Naturally weathered cladding – TOP 5 Projects featuring Lunawood

The beauty of Lunawood Thermowood lies in its impressive and natural appearance. It looks stunning in its original brown shade and just as attractive when it has naturally weathered outdoors. The color of the untreated Lunawood Thermowood will start to fade over time and gradually turn silver-grey. This is often the desired end-result, and it is no wonder, as the silver-gray tone just adds elegance.

These TOP 5 naturally weathered projects have taken elegance to the next level: unique and beautiful architecture that blends into the surroundings, combined with exceptional use of materials and detailed, accurate workmanship. In these projects, the choice of wood material has played a big role in the pursuit of a beautifully grayed exterior cladding.

The Wind Hill – Six detached houses on the Jeju Island in South Korea

Wind Hill is a small village of six private houses on Jeju Island, South Korea. The site offers an exceptional range of views: the ocean in the south, a rocky cliff in the west, an old village in the east and a volcanic hill in the north. The beautiful silver-gray weathered Lunawood, and the stone walls between the plots make a great combination in the lush, volcanic environment. Each house is independent, but shares a swimming pool, outdoor spa, fitness area and gas tanks. After developing the prototype, each house was designed individually so that no two houses are alike. The houses are characterized by naturally greyed Lunawood cladding, which also covers the roof surfaces. Depending on the weather and time of day, the village always looks a little different.

Architect: Doojin Hwang architects
Photo: Lunawood

The Casa A, designed by REM’A Arquitectos, takes advantage of the diagonal exterior cladding

Casa A – contemporary villa in Portugal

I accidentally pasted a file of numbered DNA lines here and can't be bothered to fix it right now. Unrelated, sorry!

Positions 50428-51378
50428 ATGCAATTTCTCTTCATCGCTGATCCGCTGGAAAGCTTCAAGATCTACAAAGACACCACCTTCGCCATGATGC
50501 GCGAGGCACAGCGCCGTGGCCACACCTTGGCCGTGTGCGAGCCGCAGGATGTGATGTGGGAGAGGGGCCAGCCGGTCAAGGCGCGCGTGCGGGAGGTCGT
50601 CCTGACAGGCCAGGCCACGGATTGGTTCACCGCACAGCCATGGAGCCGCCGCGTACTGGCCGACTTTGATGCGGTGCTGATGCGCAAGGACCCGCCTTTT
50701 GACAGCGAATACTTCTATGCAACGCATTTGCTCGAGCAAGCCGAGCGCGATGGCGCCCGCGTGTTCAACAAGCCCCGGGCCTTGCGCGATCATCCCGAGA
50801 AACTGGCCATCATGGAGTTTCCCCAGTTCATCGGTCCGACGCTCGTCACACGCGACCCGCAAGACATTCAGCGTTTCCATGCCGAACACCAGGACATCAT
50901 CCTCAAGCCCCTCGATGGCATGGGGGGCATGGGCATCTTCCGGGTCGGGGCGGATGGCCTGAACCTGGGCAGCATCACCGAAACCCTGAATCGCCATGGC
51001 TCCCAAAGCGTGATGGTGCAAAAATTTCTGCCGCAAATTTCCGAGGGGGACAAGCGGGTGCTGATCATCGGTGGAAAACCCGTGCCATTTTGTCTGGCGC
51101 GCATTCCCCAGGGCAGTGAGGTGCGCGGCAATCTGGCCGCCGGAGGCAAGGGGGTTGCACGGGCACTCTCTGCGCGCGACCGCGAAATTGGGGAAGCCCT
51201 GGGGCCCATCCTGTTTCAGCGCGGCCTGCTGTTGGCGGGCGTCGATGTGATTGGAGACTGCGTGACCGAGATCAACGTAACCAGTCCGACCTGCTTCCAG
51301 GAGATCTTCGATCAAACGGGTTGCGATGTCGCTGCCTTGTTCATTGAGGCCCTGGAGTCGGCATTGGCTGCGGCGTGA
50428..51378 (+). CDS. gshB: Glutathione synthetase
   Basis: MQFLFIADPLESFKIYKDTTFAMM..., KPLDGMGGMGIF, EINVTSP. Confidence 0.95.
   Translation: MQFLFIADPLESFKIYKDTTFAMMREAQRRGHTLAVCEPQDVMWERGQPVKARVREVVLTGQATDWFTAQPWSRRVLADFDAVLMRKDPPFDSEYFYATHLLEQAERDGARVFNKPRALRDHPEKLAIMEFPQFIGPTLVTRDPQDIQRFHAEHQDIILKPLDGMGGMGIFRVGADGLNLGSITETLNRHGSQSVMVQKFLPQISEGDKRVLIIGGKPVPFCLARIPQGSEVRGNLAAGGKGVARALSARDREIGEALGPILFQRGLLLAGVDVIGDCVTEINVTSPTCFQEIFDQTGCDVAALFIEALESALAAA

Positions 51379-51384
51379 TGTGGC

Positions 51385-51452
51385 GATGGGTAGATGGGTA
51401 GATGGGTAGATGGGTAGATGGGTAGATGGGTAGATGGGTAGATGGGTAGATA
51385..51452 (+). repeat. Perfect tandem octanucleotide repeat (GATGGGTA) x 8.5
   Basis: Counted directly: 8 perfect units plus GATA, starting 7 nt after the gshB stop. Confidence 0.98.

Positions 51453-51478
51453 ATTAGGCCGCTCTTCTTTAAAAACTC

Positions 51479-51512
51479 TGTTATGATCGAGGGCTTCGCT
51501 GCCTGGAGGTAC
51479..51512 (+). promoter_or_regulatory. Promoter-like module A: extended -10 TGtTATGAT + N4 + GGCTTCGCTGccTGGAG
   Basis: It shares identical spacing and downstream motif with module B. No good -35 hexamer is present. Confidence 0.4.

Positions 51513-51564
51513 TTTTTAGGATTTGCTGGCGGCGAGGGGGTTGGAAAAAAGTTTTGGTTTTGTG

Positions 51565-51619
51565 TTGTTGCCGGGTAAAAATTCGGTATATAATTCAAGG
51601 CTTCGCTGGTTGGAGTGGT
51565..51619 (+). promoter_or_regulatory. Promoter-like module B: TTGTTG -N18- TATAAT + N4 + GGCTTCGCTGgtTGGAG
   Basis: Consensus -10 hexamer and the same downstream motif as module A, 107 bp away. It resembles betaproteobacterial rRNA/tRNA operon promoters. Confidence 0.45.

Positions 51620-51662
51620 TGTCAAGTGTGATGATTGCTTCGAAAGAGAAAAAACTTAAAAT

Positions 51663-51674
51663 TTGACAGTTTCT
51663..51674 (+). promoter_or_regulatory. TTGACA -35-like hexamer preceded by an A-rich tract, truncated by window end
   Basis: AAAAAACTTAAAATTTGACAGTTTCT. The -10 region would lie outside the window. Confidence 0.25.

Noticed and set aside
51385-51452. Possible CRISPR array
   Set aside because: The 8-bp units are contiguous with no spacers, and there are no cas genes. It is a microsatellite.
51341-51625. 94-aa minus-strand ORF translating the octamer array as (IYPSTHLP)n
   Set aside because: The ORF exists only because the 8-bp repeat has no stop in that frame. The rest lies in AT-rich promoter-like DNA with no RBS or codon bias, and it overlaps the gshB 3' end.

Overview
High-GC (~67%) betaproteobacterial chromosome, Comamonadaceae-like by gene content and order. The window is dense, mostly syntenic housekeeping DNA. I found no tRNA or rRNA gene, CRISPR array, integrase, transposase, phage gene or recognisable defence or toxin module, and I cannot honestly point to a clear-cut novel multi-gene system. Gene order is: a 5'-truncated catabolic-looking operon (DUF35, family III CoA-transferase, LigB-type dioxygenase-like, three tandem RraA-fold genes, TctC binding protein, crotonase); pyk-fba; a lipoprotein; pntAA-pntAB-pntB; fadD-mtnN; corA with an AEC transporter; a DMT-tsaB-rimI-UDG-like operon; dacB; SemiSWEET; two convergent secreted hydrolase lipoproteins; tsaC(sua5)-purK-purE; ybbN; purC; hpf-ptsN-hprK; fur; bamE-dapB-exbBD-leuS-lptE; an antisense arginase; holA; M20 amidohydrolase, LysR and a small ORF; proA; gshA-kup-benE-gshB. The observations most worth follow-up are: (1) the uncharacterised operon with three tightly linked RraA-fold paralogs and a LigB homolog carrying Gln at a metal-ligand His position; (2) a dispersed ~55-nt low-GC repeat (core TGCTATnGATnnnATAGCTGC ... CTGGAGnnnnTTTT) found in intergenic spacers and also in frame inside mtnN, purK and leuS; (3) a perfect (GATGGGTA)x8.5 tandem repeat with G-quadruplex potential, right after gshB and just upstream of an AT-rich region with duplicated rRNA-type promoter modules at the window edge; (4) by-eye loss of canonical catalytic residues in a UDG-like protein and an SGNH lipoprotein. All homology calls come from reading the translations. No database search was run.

Casa A is an extraordinary villa located in the urban area of Guimarães in Portugal. The project was developed according to the immediate needs of the context: privacy and the natural topography of the site. The contemporary two-story architecture of Casa A is a monolith clad in diagonal wooden slats that allude to a nest, the house’s living area. The concrete and the wood create a gray tone in a constantly chromatic mutation.

Most of the house is covered with slanted slats of Lunawood Thermowood, nestling the living area in durable and sustainable exterior cladding. The gray color of the naturally aged Thermowood will merge with the foundation over time.

Casa A was awarded Building of the Year 2020, in the category  ‘Best Applied Products’, in ArchDaily .


Architect: REM’A arquitectos
Photo: Ivo Tavares Studio

Bosc d’en Pep Ferrer

Bosc d’en Pep Ferrer is the traditional place name of a large plot located next to Migjorn beach on the southern coast of Formentera island. The project focuses on the power of opposites: light and heavy, ground and air, handmade and technical, compression force and traction resistance.

The high quality and combination of the materials used have played an important role in the design and implementation process of the project.


Architect: Marià Castelló Martínez
Photo: Marià Castelló Martínez

Savannen Nursery was designed with high architectural aims, where the architect wanted a facade material that would yield a lovely patina and present minimal maintenance demands.

Nursery Savannen

Nursery Savannen was designed with high architectural aims. For the façades, the architects wanted a material that would yield a lovely patina with minimal maintenance requirements. They wanted the façades to be warm, friendly and ‘touchable’ for the children. Furthermore, they strove to give each ‘house’ its own identity and scale. All this was achieved by means of differentiated wood paneling with Lunawood Thermowood.


Architect: Nordic – Office of Architecture
Photo: Kristine Mengel

Munkevilla, Norway

Munkevilla is a Scandinavian modern house located in Herøy, Norway – right on the North Atlantic coast. The facades´ weathered Lunawood Thermowood has settled into a very light gray shade, that beautifully brings out the natural pattern of the butterfly-shaped knots of Nordic pine. This gives a totally unique outlook for the building. The angular shapes and the nearly white shimmering surface create contemporary contrast with the surrounding scenery, that keeps varying through changing seasons.


Architect: Janine Müller
Photo: Janine Müller

Read also

All projects
Sign up for our newsletter
Privacy Policy